Testing menu has problems to work out

Discussion in 'HTML' started by Richard, Dec 15, 2004.

  1. Richard

    Richard Guest

    www.geocities.com/r_bullis/test1.html

    At least this menu works in netscape.
    Disregarding the colors of the divisions.
    Those will be removed later.

    What I'm looking at doing is to have the "text" beside the images more
    centered with the image and perhaps a bit more to the right.
    I'm not sure if it's within the javascript, but I keep finding roadblocks to
    do it the way I want to.

    The original was in strict.dtd but found out that doesn't like "float" so
    well.

    Anyone have any insight on how I can position the text where I want it?
    Richard, Dec 15, 2004
    #1
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  2. Richard

    Steve Pugh Guest

    On Wed, 15 Dec 2004 10:23:37 -0600, "Richard" <Anonymous@127.001>
    wrote:

    >www.geocities.com/r_bullis/test1.html
    >
    >At least this menu works in netscape.
    >Disregarding the colors of the divisions.
    >Those will be removed later.


    Will the links actually lead anywhere when it's finished?

    >What I'm looking at doing is to have the "text" beside the images more
    >centered with the image and perhaps a bit more to the right.


    vertical-align and padding or margin will be your friends.

    >I'm not sure if it's within the javascript, but I keep finding roadblocks to
    >do it the way I want to.
    >
    >The original was in strict.dtd but found out that doesn't like "float" so
    >well.


    Rubbish. There's nothing in strict that prohibits any CSS properties.
    You're probably coding to an old buggy model and when you used a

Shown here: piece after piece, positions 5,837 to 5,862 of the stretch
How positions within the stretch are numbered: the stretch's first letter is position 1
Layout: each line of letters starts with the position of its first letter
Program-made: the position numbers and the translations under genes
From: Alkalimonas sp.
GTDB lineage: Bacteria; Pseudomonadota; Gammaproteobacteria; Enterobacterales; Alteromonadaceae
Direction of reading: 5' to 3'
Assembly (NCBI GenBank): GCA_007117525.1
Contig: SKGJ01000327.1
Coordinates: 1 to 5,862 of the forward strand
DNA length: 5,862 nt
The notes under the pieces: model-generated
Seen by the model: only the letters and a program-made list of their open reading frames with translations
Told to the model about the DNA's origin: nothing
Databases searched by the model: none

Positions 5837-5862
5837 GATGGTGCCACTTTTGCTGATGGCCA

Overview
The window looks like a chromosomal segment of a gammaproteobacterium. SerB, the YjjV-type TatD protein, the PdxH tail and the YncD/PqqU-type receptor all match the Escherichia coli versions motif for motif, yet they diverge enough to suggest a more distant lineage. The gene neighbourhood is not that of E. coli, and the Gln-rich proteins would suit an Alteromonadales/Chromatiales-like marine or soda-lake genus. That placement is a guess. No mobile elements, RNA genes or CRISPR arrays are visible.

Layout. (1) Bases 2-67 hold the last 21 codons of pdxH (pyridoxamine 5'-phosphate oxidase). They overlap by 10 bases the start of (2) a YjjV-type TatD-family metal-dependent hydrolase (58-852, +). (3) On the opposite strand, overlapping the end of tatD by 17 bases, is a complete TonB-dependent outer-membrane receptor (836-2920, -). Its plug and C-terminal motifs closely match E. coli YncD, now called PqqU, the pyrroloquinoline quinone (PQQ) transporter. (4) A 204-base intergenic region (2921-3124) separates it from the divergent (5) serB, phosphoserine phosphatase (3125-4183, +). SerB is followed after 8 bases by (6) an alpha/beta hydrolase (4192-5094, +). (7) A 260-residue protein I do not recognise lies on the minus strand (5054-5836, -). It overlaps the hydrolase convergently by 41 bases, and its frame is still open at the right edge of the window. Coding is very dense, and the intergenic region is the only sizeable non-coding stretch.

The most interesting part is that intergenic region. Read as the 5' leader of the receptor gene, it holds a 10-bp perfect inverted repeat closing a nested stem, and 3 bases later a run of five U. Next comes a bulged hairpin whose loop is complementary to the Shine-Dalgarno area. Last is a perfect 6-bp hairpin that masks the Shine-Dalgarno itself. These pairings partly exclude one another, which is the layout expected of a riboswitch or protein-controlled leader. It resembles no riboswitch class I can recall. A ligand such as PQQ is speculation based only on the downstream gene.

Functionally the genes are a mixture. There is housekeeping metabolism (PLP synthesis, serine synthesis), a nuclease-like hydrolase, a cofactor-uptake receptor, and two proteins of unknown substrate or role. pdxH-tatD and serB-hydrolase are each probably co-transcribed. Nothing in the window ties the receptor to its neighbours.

strict doctype it triggered standards mode in modern browsers.

    But seeing as you can't even make it valid HTML Transitional it's
    clear that you still have a lot of work and a lot of learning ahead of
    you.

    http://validator.w3.org/check?uri=http://www.geocities.com/r_bullis/test1.html

    http://jigsaw.w3.org/css-validator/...om/r_bullis/test1.html&warning=1&profile=css2

    Any why have you gone back to using mm for lengths? I thought we beat
    this into you last year?

    Steve
    Steve Pugh, Dec 15, 2004
    #2
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  3. Richard

    Richard Guest

    "Steve Pugh" <> wrote in message
    news:...
    > On Wed, 15 Dec 2004 10:23:37 -0600, "Richard" <Anonymous@127.001>
    > wrote:
    >
    > >www.geocities.com/r_bullis/test1.html
    > >
    > >At least this menu works in netscape.
    > >Disregarding the colors of the divisions.
    > >Those will be removed later.

    >
    > Will the links actually lead anywhere when it's finished?
    >


    Perhaps when it's done.


    > >What I'm looking at doing is to have the "text" beside the images more
    > >centered with the image and perhaps a bit more to the right.

    >
    > vertical-align and padding or margin will be your friends.
    >
    > >I'm not sure if it's within the javascript, but I keep finding roadblocks

    to